18. Hi all, I have a series of commissions to produce some 4mm wagons in Loadhaul livery. That set me thinking and searching! I started with Wikipedia which gives a rough guide to Loadhaul having in the region of 3500 wagons. The question is - How many of these received the Loadhaul paint scheme? I started over on the DEMU Members Forum but then expanded my search to here and got some more results. The list - so far? BBA 910547 BDA DB950320 DB950414 DB950772 950910 950644 950385 950467 BFA 950526 BIA 910450 BOA 990004 BPA 965008 965011 BSA 900196 900032 CEA 360115 360283 361605 361642 361816 HEA TBC HKA TBC HOA TBC HPA 983239 983271 992714 992804 992836 993173 993194 993230 MEA 391211 391230 391207 391204 391216 391222 MKA 390254 390293 393000 393035 390268 391222 391223 391235 390201 390253 393009 393001 393014 393020 393024 393033 393034 393014 393054 393502 393022 MTA 395251 to 395405 395374 OCA 112284 112171 112258 122398 112229 RAQ 955094 RUQ 993830 993880 993754 VBA 200606? YGB DB982583 DB982587 DB982578 DB982472 DB982652 DB982911 YWA DB996461 DB996663 ZBA DB972644 ZCA DC460080 DC460065 DC460113 DC460702 DC460255 DC460252 DC460944 DC460282 DC461099 DC460702 DC460165 ZFV 993024 993111 993411 DB993230 DB992804 DB993279 DB993024 ZKA 390293 ZUA DB993882 DB993876 993715 993718 993826 993882 ZUB 993826 Where have I searched so far? Photos on DEMU Forum - I've found them Photos on here - I've found them Photos on Paul Bartlett - I've found them Photos on Martyn Read - I've found them Photos on Andy Jupe - I've found them Still looking for more photos - either to confirm wagons already listed or to add new to the list. Thanks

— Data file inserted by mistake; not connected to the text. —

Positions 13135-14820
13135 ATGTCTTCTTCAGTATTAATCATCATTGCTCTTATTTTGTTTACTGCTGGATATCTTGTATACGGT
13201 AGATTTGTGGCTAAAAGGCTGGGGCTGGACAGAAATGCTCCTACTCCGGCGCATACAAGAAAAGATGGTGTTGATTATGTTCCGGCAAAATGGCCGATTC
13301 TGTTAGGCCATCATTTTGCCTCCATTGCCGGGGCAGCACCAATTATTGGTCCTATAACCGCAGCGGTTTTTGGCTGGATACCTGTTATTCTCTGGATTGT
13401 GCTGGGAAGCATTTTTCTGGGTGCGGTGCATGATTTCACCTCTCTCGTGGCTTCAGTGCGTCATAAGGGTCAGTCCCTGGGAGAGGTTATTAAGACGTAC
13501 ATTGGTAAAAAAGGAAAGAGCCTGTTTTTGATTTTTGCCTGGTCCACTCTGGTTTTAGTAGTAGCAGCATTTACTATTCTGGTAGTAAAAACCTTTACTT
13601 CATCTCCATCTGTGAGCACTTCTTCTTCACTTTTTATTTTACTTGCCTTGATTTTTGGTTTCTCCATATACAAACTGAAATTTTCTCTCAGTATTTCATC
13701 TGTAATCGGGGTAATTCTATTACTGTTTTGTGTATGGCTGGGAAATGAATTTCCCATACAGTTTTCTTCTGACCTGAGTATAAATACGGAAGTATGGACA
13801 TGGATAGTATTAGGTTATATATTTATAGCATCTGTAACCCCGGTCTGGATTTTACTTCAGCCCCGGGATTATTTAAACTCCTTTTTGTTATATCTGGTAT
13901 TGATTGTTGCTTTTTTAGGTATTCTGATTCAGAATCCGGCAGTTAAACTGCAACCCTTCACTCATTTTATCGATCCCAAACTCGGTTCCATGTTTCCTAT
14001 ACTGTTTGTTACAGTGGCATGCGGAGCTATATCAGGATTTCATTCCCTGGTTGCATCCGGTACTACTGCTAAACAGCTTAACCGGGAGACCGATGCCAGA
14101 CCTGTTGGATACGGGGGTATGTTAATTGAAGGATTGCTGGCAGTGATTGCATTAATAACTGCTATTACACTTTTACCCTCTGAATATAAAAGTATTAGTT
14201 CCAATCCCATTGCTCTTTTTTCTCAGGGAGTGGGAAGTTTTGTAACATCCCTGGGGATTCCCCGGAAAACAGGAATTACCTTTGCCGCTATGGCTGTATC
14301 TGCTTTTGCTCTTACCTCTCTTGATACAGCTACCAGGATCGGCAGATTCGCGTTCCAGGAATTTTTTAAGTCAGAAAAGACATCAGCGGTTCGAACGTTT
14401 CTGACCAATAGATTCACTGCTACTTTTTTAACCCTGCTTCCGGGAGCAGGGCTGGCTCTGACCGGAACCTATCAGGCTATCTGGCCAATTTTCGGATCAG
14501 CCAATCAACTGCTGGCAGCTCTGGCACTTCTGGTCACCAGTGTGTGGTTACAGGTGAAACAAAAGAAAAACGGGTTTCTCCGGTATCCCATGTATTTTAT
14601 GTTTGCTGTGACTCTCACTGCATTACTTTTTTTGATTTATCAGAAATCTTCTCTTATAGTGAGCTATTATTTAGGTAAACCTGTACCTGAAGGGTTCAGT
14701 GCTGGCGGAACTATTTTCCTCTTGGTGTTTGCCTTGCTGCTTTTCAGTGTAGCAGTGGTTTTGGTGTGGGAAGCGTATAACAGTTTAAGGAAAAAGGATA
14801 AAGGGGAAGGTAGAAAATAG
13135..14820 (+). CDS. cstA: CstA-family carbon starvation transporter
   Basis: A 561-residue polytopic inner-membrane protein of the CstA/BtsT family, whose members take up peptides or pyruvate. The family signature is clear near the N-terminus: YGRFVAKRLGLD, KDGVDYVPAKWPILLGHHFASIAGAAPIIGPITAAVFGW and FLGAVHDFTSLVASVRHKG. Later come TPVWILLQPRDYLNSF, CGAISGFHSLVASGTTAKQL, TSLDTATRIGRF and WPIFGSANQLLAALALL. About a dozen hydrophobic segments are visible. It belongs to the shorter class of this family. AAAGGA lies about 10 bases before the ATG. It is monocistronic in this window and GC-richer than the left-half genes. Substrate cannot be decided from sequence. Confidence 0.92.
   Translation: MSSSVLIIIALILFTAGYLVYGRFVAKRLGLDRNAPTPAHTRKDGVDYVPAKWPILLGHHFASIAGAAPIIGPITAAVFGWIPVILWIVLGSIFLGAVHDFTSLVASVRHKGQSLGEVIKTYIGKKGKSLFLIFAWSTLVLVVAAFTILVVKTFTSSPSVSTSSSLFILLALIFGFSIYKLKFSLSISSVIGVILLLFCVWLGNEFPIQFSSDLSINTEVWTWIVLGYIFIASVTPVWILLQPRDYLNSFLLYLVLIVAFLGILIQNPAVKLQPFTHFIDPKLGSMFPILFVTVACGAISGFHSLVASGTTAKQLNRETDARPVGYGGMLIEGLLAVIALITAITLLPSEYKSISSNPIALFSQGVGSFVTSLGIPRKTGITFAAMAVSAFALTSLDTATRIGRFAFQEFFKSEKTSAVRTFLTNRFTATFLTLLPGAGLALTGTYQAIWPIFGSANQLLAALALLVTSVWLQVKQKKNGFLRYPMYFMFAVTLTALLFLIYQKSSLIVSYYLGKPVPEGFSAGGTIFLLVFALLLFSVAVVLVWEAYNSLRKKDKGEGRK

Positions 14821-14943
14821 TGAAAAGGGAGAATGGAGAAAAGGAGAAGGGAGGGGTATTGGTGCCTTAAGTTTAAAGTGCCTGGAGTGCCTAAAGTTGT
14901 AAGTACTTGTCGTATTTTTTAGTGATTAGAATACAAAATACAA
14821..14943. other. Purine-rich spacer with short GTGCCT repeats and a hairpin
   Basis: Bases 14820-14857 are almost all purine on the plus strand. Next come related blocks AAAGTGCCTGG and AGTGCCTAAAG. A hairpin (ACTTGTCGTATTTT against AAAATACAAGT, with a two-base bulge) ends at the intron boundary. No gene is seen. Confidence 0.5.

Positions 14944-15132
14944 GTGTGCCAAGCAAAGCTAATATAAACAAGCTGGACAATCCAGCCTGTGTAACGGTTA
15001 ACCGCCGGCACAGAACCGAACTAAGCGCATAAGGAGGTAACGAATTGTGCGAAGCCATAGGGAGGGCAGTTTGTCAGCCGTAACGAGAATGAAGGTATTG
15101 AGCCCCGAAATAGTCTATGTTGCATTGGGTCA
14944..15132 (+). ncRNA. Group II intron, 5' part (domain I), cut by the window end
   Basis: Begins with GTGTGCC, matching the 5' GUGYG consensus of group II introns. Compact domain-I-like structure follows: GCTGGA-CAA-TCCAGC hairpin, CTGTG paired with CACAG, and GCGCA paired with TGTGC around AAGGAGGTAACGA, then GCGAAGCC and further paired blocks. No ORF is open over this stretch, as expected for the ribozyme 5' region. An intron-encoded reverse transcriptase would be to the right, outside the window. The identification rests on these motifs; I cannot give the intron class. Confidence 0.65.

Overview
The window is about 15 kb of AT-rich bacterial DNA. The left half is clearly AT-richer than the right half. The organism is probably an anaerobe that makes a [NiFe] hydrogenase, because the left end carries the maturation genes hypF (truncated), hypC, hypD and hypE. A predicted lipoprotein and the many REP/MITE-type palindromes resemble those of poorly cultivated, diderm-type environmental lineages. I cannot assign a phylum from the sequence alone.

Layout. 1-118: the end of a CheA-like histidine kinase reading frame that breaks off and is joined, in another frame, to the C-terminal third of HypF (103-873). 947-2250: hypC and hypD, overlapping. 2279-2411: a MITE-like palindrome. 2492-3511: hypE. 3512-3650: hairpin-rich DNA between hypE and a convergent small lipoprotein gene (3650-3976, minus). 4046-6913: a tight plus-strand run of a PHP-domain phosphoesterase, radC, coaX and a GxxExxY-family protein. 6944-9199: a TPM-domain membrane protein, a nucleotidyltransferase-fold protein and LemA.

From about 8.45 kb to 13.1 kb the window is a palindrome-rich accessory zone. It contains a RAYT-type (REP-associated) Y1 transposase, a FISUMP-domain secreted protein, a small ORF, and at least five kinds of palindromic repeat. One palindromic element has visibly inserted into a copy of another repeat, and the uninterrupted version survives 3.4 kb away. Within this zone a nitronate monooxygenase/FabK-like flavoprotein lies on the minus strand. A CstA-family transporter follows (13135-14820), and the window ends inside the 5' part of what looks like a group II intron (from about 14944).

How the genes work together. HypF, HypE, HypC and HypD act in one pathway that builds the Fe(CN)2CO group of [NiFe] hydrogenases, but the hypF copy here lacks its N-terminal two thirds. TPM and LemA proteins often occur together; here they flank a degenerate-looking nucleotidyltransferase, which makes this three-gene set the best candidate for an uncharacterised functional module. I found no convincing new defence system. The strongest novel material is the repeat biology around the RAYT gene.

19. Hi, Been meaning to join and make something on here for a long long time to do with my weathering projects and various other little things. I plan to hopefully make a small update each week or something along those lines, although everything that I will post will probably be a work in process. Comments and Criticism is very much welcome! So I guess I should probably start off with one of my small personal projects that I'm in the process of finishing up. I've got 4 of these seacows by Bachmann which is gonna be used on my layout a lot with it being a virtual quarry. I've already finished one, although it's currently on the layout which I have not been able to work on due to my uncle being on holiday. I've got two on the bench as we speak, with this one just almost finished. Although, an iPhone 6 camera doesn't seem to be that great these days. I've got a fair few Class 66s to work on as we speak, so my next little update will be when I get a few of them finished.